|Stewed apples, seasoned with brown sugar and apple pie spices, wrapped in flour tortillas and baked in a buttery sugar syrup.|
Apple EnchiladasOkay, okay.... even though the weather down here isn't completely cooperating with the Fall season, I broke down and did something sweet with apples finally - well, besides just slicing and eating them, that is. Apples are one of my favorite snacking fruits, so I've certainly been doing my share of that! Sure wish the prices would come down some more, but that might be wishful thinking in this economy I guess.
Anyway... I had a taste for a little sweet somethin' somethin' the other night, but didn't really feel like putting in a lot of effort into it either. I knew I had a bowl of fresh apples, found some flour tortillas and remembered these apple enchiladas. And, goodie, goodie, I also had a little bit of homemade vanilla ice cream leftover in the freezer. Perfect.
Nothing much could be easier either really. Stew the apples in butter and brown sugar and add a little apple pie spice. Place about 1/4 cup of the filling just off center on each of the tortillas.
Fold one end over the filling, then tuck the sides in and finish rolling it up and put them all in a buttered 9 x 13 inch baking dish. Pour a boiled butter and sugar syrup all over the top, dust the top very lightly with some plain ground cinnamon and let them rest 20 minutes before baking. You can sprinkle on a little cinnamon sugar instead, but remember, these are being doused in sugar syrup, so go easy!
How easy is that? This recipe isn't at all unique to me, in fact, it's another one that, like the 7-up/Mountain Dew Crescent Apple Dumplings, has been around as long as I can remember and is, most often, traditionally made with apple pie filling. With fresh apples in season though, I figured I'd play around with it and use those instead. It's also a great dessert when made with canned biscuits that have been flattened, stuffed and sealed up like little purses.
We're doing these as an apple stuffing rolled up in a tortilla. Now... before one of y'all starts fussin' with me about the name, I did not name these. This is what these have always been called, and that's about all I have to say about that. Let's just agree to relax and enjoy them and keep the fussing to something that is a little more important than dessert.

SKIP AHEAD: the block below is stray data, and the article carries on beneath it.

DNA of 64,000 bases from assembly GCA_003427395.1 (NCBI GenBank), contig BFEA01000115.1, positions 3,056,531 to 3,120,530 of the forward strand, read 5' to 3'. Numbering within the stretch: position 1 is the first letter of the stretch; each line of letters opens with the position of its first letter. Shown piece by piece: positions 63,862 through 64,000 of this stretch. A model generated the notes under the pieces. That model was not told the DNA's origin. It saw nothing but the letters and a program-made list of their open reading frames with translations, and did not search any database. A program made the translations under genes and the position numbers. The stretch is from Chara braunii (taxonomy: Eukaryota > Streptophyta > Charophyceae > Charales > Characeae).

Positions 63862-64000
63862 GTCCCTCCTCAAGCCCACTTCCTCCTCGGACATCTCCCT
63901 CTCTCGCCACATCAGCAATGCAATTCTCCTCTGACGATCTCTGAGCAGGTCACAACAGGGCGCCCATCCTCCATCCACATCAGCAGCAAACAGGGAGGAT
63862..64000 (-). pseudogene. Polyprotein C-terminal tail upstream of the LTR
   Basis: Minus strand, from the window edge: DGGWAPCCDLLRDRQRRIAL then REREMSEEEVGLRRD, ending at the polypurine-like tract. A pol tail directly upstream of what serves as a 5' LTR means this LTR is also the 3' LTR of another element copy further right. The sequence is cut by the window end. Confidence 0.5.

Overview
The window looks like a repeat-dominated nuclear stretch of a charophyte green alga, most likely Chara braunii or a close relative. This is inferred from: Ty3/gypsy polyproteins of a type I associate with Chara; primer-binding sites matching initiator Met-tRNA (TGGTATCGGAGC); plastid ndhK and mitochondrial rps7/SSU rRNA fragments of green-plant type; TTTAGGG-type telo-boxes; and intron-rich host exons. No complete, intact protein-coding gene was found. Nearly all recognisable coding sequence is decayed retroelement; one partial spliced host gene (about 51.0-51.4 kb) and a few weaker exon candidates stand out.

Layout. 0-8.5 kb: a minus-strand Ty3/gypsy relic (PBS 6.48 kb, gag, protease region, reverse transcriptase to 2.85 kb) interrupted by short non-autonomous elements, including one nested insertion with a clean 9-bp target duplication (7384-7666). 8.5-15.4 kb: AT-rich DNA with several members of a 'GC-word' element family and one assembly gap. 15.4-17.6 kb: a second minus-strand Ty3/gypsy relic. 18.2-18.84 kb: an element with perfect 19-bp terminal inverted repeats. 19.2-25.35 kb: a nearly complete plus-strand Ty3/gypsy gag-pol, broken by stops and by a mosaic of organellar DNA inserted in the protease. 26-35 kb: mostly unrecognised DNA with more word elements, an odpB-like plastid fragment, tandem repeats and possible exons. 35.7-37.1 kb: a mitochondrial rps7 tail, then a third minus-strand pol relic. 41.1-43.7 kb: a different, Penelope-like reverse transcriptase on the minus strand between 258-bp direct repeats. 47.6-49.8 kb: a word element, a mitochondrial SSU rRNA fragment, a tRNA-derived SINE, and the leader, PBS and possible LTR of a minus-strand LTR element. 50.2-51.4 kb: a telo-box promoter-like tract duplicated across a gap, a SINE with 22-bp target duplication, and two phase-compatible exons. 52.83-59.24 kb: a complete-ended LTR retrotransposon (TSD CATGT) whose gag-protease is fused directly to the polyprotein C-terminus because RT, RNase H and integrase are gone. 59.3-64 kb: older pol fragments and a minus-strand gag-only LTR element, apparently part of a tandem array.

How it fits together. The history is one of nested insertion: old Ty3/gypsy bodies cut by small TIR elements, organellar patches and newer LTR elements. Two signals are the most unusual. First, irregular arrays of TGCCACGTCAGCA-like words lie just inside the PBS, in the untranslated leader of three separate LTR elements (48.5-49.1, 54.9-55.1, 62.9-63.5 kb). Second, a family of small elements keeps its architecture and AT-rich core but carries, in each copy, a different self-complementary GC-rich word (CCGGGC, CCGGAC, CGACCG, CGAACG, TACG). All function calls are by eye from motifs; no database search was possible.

Place onto serving plates while they are still warm, spoon some of the syrup on top of each one and serve with whipped cream, a scoop of ice cream, or a drizzle of heavy cream. One is a pretty hardy serving, so they can be split in half too.
You could probably do this with less butter in the sugar syrup, and you could also probably sub in margarine. I'm giving you the traditional recipe and as always, leaving the substitutions up to you.
Here's how to make them.
Recipe: Apple Enchiladas©From the Kitchen of Deep South Dish
Prep time: 10 min |Cook time: 20 min | Yield: About 4 to 6 servings
For the Apples:
For the Enchiladas:
- 3 tablespoons of butter
- 1/8 cup of light brown sugar, or to taste
- 4 small apples, peeled, cored and cut into chunks
- 1/4 teaspoon of apple pie spice, or to taste
- 1/2 cup of water
- 1/2 cup (1 stick) of butter
- 1 cup of granulated sugar
- 6 (8 inch) flour tortillas
- Ground cinnamon
In a skillet over medium heat, melt 3 tablespoons of butter with the brown sugar. Add the apples and cook over medium until apples begin to release juices. Reduce to medium low and simmer for about 15 minutes or until apples are very tender. Sprinkle apple pie spice on top, toss until well blended; mash slightly, taste to adjust seasoning and set aside to cool slightly.
Bring the water, butter and granulated sugar to a boil. Boil, stirring regularly, for 3 minutes.
Soften the tortillas in the microwave if needed to make them pliable and easier to roll. Butter a 9 x 13 inch baking dish. Add about 1/4 cup of the apple mixture slightly off the center of each tortilla, fold one end over the apples, then fold in the two sides and roll up, placing each into the prepared baking pan, seam side down. Pour the sugar water mixture all over the top of the enchiladas, dust very lightly with ground cinnamon and let the pan rest 20 minutes.
Preheat oven to 350 degrees F and bake, uncovered, for 20 minutes. Place onto serving plates, spoon syrup on top, and serve warm with whipped cream, a scoop of ice cream, or a drizzle of heavy cream.
Cook's Notes: To soften tortillas, place the stack between two damp paper towels and microwave for 20 to 30 seconds. May substitute one large (21 ounce) can of apple pie filling. May also use a half white and half brown sugar combination. Substitute a pinch each of cinnamon, allspice and ground ginger, to taste, for the apple pie spice.
Biscuit Variation: Instead of flour tortillas, substitute a 10 count can of flaky style biscuits. Separate each biscuit into two halves, for a total of 20 dough rounds, and press or roll thin. Divide the apple mixture evenly between all of the biscuits and pull dough up around, making little purses. Dab water on the edges of the points to seal and place into prepared baking pan. Pour the sugar syrup over the top and prepare as above.
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©Deep South Dish
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